LAFAYETTE, LA (February14,2020) —This morning, legislators and business leaders from across the region joined the United Way of Acadiana, Women United, One Acadiana, and United Way of Iberia at an event at Gethsemane La Petite Early Childhood Development Center in recognition of the third annual “Louisiana Early Ed Week” sponsored by Entergy Corporation.
Held in partnership between the Louisiana Policy Institute for Children (LPIC) and the Louisiana Association of United Ways (LAUW), along with generous support from Entergy Corporation and Jones Walker LLP, Louisiana Early Ed Week is an opportunity to further educate local policy makers and business leaders on the critical and ongoing need to increase and improve access to quality early care and education for children, birth through age four, throughout the state.
Today’s event was one of seven being held across Louisiana between February 7-14, during which local leaders gather at Type III Child Care Centers to see firsthand what quality early care and education looks like, and to gain a greater understanding about the importance of providing access to these centers and education offerings for the state’s youngest children.
“The importance of early education cannot be overstated. What happens in a child’s life in their first years is the foundation for their future. A strong start is imperative.”, said United Way of Acadiana’s Interim President/CEO Troy Cloutier.
Following brief introductory remarks, today’s attendees were given a tour of Gethsemane LaPetite Early Childhood Development Center from Mae Winbush. The highlight,however, came after the tour when the legislators and business leaders in attendance had the opportunity to interact with and read to the children.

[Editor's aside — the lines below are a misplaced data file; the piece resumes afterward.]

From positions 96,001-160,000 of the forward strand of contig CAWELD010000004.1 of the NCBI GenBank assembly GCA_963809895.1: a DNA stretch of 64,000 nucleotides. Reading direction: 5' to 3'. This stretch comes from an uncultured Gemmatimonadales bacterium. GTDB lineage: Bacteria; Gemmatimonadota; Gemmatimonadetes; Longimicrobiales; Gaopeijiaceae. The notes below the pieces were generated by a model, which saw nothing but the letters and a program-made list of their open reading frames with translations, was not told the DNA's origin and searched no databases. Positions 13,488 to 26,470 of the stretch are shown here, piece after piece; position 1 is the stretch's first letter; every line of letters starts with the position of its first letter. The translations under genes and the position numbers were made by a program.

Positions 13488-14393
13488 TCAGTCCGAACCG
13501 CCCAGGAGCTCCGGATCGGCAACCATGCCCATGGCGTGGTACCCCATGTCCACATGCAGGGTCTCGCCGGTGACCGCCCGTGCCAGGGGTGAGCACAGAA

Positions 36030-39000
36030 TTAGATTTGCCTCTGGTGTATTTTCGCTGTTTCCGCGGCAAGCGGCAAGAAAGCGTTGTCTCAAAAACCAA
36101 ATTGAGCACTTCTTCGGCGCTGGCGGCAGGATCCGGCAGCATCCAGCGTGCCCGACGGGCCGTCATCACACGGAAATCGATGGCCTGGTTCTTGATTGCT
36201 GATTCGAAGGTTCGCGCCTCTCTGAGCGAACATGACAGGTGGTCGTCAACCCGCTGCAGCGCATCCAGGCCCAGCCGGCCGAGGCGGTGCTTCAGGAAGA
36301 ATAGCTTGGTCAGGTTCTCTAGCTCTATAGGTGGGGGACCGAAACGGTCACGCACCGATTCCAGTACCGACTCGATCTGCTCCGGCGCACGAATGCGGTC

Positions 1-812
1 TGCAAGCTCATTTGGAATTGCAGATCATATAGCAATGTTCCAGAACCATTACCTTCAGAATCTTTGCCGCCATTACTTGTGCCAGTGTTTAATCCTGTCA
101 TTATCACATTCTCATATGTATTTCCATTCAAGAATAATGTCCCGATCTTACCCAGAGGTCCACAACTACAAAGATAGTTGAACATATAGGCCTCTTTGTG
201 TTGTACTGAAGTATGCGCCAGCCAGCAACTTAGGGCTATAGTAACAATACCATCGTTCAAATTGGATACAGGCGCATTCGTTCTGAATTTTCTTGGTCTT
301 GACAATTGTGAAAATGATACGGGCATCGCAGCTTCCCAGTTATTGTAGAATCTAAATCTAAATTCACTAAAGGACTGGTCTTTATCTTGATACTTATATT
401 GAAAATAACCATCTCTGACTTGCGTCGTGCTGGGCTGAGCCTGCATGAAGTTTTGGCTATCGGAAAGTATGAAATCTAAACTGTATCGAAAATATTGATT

We are heartened by recent wins for early child care and education across Louisiana, however more can–and must-be done,” said Libbie Sonnier-Netto, Ph.D., executive director of LPIC. “While nearly 90% of four-year-olds in Louisiana can access a free quality Pre-K slot, quality early care and education is underfunded and out of reach for most low-income, working families with infants and toddlers. We need to continue to invest in this issue in order to close the gap and ensure that all children under four in our state have access to quality early care and education.”“We are so appreciative that all of these area leaders took time out of their busy schedules to come and visit our center and interact with our children as a part of the Louisiana Early Ed Week,” said Mae Winbush.
“United Ways throughout Louisiana work to ensure all children reach their full potential and access to high quality childcare provides a strong start while supporting parents in the workforce.”said Sarah Berthelot, president and CEO of the Louisiana Association of United Ways.“Louisiana families work hard to ensure adequate income and a better future for their children. Louisiana ALICE households unable to earn enough to meet a basic household budget represents 45% of homes led by parent workers with children. Workers with young children make hard choices regularly between quality childcare and other basics like food for the table. Louisiana’s investments to increase funding and access helps our children and working parents reach their potential.”
To learn more about early child care and education in Louisiana, please visit PolicyInstituteLA.com. Additionally, you can join in the conversation by using #LAEarlyEdWeek on social media channels.